Repeat this plotting exercise for every airspeed you tested. When you're done, you should have a plot that resembles Figure 2b. (To minimize clutter, the example has only four tested airspeeds.) The more airspeeds you test, the better your climb performance accuracy will be. We labeled our example tested airspeeds from fastest to slowest as VI through V4, respectively. Figure 2b indicates airspeed V3 yields the fastest climb rates of the airspeeds tested, hut we don't know if there's some other speed that is slightly faster than V3 (between V2 and V3) or slightly slower than V3 (between V4 and V3) that produces an even better ROC. To find this intermediate speed, you'll create a new plot of ROC vs. Airspeed from your existing ROC vs. DA plot. In Figure 2b draw a vertical line up from the DA axis through the lines of different airspeeds. Draw horizontal lines from the ROC axis to the intersections of the vertical line you just drew and each airspeed line the vertical line passes through (Figure 3a). Now you can read the ROC for each corresponding airspeed at this density altitude. Create a new plot (Figure 3b) of ROC vs. Airspeed, by plotting the corresponding values from Figure 3a, and fairing a curve through these points. You can now see the maximum ROC occurs at the top of the curve at a speed
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Figure 3a ROC 3
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between V2 and V3. Because the vertical line in Figure 3a represents a single DA, the curve in Figure 3b applies only to that single DA. Repeat this cross-plot procedure for several density altitudes, i.e., several vertical lines on the ROC vs. DA plot (our example uses three). It doesn't matter which DAs you choose, hut it's a good idea to space them evenly. Your plot of ROC vs. Airspeed should now look like Figure 4a. The peaks of each curve represent the maximum ROC and V Y for each density altitude. To find the maximum climb rate for any of the plotted DAs, draw a horizontal line from the peak of the DA curve to the ROC axis. To find VY, draw a vertical line from the peak of the DA curve to the horizontal axis. Although Figure 4a provides a lot of very useful information, it's still a bit cumbersome. If you draw a line connecting the peaks of the DA curves, you can now find VY and its associated ROC between the plotted DAs. The problem is that you must interpolate between the plotted DAs. Another cross-plot will solve this. To create a plot of VY for all density altitudes, draw vertical lines from the peaks of the DA curves down to the Airspeed axis as shown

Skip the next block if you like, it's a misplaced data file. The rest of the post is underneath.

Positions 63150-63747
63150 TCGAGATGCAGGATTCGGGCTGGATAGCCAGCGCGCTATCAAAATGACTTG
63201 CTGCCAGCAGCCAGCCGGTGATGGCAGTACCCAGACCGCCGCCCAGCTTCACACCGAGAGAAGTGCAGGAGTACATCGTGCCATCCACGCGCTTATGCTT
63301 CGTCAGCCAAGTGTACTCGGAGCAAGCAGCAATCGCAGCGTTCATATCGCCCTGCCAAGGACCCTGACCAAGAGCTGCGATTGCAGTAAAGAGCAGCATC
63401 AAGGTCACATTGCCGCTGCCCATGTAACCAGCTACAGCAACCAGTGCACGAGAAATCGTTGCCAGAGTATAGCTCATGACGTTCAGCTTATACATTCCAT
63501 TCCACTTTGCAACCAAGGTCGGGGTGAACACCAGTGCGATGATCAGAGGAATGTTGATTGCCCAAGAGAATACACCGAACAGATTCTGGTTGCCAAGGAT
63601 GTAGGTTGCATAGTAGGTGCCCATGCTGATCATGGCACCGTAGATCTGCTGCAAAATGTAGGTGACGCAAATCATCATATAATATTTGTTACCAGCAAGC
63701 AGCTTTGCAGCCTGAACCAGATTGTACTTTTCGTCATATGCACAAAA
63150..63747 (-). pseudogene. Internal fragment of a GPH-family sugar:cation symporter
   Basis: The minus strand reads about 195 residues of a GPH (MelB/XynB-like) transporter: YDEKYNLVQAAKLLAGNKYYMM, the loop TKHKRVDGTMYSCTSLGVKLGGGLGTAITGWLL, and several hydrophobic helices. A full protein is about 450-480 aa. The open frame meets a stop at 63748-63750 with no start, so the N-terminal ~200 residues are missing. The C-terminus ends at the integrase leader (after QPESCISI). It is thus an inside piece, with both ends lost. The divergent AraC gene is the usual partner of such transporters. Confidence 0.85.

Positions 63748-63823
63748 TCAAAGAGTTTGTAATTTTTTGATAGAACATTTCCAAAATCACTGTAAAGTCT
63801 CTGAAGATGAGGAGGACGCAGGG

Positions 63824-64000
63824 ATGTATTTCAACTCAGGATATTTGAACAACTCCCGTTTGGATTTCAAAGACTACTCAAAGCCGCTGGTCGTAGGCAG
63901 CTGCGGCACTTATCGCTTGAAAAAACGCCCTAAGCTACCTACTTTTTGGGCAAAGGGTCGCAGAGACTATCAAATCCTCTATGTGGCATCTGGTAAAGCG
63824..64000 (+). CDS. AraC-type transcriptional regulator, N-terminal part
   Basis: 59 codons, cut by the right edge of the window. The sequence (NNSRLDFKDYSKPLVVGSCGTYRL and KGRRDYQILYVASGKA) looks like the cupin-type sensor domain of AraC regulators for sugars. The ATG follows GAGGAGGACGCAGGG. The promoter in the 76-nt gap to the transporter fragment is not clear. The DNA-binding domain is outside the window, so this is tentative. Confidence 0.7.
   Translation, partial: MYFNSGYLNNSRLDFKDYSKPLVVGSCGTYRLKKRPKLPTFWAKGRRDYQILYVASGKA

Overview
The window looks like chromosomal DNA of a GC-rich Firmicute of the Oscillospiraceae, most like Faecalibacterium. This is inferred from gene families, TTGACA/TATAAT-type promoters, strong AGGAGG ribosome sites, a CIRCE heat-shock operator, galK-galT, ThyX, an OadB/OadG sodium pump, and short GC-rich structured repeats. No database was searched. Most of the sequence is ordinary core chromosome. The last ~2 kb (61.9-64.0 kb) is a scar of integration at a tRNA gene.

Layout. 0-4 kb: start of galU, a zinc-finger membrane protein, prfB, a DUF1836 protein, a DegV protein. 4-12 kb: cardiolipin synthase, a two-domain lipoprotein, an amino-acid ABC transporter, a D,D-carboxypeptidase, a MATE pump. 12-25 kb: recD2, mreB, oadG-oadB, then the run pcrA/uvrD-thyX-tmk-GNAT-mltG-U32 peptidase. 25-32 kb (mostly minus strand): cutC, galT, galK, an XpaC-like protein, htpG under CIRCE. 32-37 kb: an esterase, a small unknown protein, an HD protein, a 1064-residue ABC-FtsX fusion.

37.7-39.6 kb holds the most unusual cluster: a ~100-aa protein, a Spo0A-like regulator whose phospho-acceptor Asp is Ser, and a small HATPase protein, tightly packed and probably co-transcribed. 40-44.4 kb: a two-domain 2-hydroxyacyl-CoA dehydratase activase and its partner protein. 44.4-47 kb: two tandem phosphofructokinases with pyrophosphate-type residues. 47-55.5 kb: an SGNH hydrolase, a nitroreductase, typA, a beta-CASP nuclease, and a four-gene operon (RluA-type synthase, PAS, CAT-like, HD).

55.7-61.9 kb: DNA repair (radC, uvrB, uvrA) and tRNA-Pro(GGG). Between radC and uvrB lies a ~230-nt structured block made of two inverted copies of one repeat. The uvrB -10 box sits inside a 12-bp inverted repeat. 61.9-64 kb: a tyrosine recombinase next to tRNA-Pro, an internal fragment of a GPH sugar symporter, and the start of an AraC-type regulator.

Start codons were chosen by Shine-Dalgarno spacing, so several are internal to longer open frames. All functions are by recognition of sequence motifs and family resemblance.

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in Figure 4b. Where the vertical lines cross the Airspeed axis is the VY for that DA. Use these V Y /DA data pairs to create a new plot of VY vs. DA (Figure 5a). Fair a line through the data points. The final step is just labeling another vertical axis on Figure 5a. The dashed line connecting the peaks of the curves in Figure 4a shows the relationship between V Y and ROC. Draw a series of vertical lines from the Airspeed axis up to this dashed line. Then draw horizontal lines from the ROC axis to the intersections of the dashed line and vertical lines you just drew. Notice that for every V Y there is only one ROC associated with it, regardless of density altitude. Draw another vertical axis on the right side of Figure 5a so it looks like Figure 5b and annotate the ROCs associated with the VYs directly across. Now you have a handy, singlesource plot t h a t shows your airplane's V Y and ROC for a range of density altitudes. No more looking up tables or percentage calculations for nonstandard temperatures or wondering about the applicability of the airplane manufacturer's claimed climb performance.
These data are useful for variations in climb schedules. Figure 4a, for example, shows the ROC penalty you'll pay if you choose to perform a cruise-climb at a speed faster than VY for better engine cooling or outside view over the nose. You can create a plot similar to Figure 5b by using your cruise-climb airspeeds instead of the peaks of the DA curves on Figure 4a. Sounds like a winter project, doesn't it? Yes, we went t h r o u g h a lot of number crunching, plotting, and cross-plotting this month, but we transformed all your raw climb performance data into a single plot for your operator's manual. Next time we'll f i l l in the V, and I;1'A columns on the data grid. We'll do a little more math and a lot less plotting as we complete our data reduction by explaining how to take that same raw data and determine your airplane's maximum climb angle and the airspeed at which it occurs (Vx). Until then, please keep sending your comments and questions to Test Pilot, EAA Publications, P.O. Box 3086, Oshkosh, WI 54903-3086 or edit[email protected]
>eaa.org with TEST PILOT as the subject of your e-mail.